One week before Klosin's trial commenced in Wyoming County Court, prosecution witness Jody Elvers-Frank ("Elvers-Frank") disclosed to the district attorney's office that part of her testimony before the grand jury had been false. She stated that she although had testified truthfully that Klosin and the co-defendants had planned the robbery while they were all at a party in Springville earlier that evening, her testimony that she had stayed behind at the party while Klosin, Smith and Lang went to the commit the robbery was false. (R.22). According to Elvers-Frank, she was supposed to have been taken home by her boyfriend, Smith, but she passed out in the car during the drive. Elvers-Frank woke up in the car parked outside the Stasio home just as the robbery commenced. The prosecutor disclosed this information to Klosin's defense counsel and entered into a cooperation agreement with Elvers-Frank, which also was provided to defense counsel. Respondent's Brief on Appeal (citing R.17-19).

Trial commenced on December 9, 1998, before Judge Griffith. Jennifer, the victim's daughter, testified first for the prosecution. See T.276 et seq. She recounted that on the night of the incident, she was at home with her mother watching television when they heard a pounding at the door. Thinking that they had inadvertently locked their father out of the house, Jennifer said that her mother got up to answer the door. T.278. Jennifer then heard her mother scream; she jumped up and saw a masked man standing inside the house near the front door holding a gun.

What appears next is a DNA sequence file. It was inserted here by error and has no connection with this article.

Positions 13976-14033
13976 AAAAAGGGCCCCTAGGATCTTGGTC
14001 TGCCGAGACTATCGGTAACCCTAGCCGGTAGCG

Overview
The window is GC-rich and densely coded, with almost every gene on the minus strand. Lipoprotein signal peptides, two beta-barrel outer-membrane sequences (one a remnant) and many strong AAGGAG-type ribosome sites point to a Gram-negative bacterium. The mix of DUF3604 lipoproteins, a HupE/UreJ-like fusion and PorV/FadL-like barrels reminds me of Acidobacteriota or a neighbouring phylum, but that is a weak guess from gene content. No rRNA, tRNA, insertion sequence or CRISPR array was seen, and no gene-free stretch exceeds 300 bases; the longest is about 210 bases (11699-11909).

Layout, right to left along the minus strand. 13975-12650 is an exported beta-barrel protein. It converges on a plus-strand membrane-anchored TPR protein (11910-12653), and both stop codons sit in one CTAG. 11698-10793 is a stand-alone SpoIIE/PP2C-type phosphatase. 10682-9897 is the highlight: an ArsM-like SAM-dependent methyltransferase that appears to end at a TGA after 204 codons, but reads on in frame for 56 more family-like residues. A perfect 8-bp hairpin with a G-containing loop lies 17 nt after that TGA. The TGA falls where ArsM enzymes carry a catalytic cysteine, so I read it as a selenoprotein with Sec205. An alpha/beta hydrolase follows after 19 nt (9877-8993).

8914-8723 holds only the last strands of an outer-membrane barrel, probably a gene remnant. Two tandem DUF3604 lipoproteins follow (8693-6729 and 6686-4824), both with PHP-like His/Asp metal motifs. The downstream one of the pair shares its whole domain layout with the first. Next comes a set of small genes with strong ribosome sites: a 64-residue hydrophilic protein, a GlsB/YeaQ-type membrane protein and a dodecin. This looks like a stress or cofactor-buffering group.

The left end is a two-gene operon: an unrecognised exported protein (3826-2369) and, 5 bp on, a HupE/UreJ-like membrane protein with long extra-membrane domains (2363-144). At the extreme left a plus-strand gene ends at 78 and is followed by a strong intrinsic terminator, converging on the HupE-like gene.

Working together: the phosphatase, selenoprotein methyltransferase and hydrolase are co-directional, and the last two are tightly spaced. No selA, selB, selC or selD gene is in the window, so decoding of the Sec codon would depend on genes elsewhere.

T.279. As Jennifer attempted to go into the kitchen to get her father's gun, another masked man holding a gun intercepted her. She recounted that the fabric covering his face slipped and she recognized him as Lang, an acquaintance of hers from when she had gone to school in Springville. Lang forced her onto the floor in the front room where her mother was already lying face down with a gun pointed to her head. T.279-80. Jennifer testified that there were three perpetrators and they all had guns. E.g., T.284, 293.

Jennifer testified that the three men ransacked the house and kept pushing the guns in their faces, demanding to know where Mrs. Stasio kept her purse and her money. See, e.g.,

T.284. At that point, Jennifer testified, her mother lost control of her bodily functions and urinated and defecated on herself. T.284. Jennifer related that she got up and showed the intruders where her mother's purse was; it contained "credit cards and pictures, and a little bit of money, [and] her nitroglycerine pills[.]" T.285. Before the perpetrators left, they threatened to burn down the Stasio's house if the police were called. T.286.